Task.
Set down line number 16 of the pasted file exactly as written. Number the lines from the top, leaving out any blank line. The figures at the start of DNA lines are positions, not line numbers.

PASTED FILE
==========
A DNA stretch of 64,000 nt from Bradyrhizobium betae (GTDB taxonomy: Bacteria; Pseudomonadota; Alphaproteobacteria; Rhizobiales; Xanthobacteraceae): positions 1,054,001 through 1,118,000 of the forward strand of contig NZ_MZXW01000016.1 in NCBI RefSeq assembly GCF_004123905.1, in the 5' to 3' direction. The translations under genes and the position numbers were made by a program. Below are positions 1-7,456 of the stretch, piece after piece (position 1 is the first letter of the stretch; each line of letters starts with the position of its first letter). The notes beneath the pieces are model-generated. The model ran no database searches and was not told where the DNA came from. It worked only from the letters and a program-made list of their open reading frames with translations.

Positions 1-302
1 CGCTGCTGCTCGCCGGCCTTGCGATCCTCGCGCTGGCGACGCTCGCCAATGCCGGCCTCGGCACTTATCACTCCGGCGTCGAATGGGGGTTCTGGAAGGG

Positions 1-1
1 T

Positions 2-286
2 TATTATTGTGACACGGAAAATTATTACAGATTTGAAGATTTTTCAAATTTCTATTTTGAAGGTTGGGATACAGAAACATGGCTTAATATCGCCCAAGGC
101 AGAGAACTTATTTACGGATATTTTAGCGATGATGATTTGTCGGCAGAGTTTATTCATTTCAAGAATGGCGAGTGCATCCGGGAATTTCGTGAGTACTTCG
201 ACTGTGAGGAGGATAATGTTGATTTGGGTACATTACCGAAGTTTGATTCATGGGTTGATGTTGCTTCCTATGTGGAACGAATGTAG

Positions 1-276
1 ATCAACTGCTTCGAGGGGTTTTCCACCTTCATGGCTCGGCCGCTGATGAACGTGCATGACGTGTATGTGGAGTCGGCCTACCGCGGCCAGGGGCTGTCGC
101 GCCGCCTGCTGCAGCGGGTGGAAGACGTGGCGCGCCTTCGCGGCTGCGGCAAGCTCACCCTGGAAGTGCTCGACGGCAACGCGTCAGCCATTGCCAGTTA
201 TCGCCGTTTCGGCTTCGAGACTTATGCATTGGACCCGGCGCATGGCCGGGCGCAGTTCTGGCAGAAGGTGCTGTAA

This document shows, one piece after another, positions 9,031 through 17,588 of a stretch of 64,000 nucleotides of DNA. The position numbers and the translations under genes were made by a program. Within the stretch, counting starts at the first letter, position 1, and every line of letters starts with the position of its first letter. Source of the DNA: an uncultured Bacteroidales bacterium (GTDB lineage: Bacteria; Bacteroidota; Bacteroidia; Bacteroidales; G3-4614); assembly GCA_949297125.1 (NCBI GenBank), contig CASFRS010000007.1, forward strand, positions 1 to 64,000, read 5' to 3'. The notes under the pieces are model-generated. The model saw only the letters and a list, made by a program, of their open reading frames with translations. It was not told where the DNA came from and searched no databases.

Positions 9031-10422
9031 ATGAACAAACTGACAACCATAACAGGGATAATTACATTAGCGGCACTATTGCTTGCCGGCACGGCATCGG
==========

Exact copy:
9031 ATGAACAAACTGACAACCATAACAGGGATAATTACATTAGCGGCACTATTGCTTGCCGGCACGGCATCGG